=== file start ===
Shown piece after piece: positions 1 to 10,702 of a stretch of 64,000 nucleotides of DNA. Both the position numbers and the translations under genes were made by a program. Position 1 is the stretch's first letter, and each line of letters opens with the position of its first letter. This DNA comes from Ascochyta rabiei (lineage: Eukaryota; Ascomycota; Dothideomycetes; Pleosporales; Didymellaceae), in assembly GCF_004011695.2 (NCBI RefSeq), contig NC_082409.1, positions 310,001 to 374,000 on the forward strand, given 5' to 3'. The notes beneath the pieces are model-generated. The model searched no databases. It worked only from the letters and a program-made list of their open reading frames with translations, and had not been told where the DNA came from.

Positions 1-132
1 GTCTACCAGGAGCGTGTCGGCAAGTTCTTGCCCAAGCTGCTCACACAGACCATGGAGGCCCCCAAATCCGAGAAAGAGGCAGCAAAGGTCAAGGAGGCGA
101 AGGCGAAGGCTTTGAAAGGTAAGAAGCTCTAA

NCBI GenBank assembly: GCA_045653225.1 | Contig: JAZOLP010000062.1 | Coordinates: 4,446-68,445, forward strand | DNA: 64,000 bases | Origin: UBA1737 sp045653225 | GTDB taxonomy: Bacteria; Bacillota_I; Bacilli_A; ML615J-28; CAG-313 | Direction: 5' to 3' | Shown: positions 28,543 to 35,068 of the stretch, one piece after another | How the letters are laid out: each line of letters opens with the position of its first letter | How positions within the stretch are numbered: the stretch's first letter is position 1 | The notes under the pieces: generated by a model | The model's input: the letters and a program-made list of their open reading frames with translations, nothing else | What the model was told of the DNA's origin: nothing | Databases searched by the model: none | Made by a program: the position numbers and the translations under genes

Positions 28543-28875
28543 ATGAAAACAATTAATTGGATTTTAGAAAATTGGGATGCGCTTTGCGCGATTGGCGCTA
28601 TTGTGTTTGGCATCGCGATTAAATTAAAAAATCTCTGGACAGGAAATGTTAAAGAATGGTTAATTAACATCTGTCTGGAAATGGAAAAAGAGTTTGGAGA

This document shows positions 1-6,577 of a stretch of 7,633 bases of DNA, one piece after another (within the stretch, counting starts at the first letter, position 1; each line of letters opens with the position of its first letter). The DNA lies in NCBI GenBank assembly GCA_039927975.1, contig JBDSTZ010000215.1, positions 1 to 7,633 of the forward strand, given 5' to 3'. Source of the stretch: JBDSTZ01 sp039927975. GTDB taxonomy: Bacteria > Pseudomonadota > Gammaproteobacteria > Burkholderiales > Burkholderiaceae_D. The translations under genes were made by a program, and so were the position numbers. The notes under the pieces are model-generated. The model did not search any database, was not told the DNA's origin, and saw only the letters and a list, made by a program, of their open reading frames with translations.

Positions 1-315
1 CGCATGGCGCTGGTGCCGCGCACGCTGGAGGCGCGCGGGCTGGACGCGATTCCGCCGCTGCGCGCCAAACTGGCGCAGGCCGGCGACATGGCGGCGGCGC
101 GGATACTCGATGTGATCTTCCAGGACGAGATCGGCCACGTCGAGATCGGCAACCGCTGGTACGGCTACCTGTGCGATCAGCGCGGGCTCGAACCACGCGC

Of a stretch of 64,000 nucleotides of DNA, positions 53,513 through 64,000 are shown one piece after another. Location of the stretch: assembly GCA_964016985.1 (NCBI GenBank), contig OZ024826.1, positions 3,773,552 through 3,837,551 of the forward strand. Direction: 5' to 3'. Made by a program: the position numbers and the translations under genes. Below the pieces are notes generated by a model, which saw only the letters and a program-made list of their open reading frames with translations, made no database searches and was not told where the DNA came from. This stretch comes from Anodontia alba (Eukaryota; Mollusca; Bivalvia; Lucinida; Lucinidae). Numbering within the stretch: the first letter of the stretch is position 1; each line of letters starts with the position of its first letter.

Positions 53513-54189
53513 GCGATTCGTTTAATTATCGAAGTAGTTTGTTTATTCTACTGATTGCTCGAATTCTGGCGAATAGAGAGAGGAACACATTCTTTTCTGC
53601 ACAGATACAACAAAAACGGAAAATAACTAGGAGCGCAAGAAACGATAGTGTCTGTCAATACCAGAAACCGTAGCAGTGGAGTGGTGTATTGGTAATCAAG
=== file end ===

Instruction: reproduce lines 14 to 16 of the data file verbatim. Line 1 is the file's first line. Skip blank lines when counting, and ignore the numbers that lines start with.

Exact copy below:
Positions 53513-54189
53513 GCGATTCGTTTAATTATCGAAGTAGTTTGTTTATTCTACTGATTGCTCGAATTCTGGCGAATAGAGAGAGGAACACATTCTTTTCTGC
53601 ACAGATACAACAAAAACGGAAAATAACTAGGAGCGCAAGAAACGATAGTGTCTGTCAATACCAGAAACCGTAGCAGTGGAGTGGTGTATTGGTAATCAAG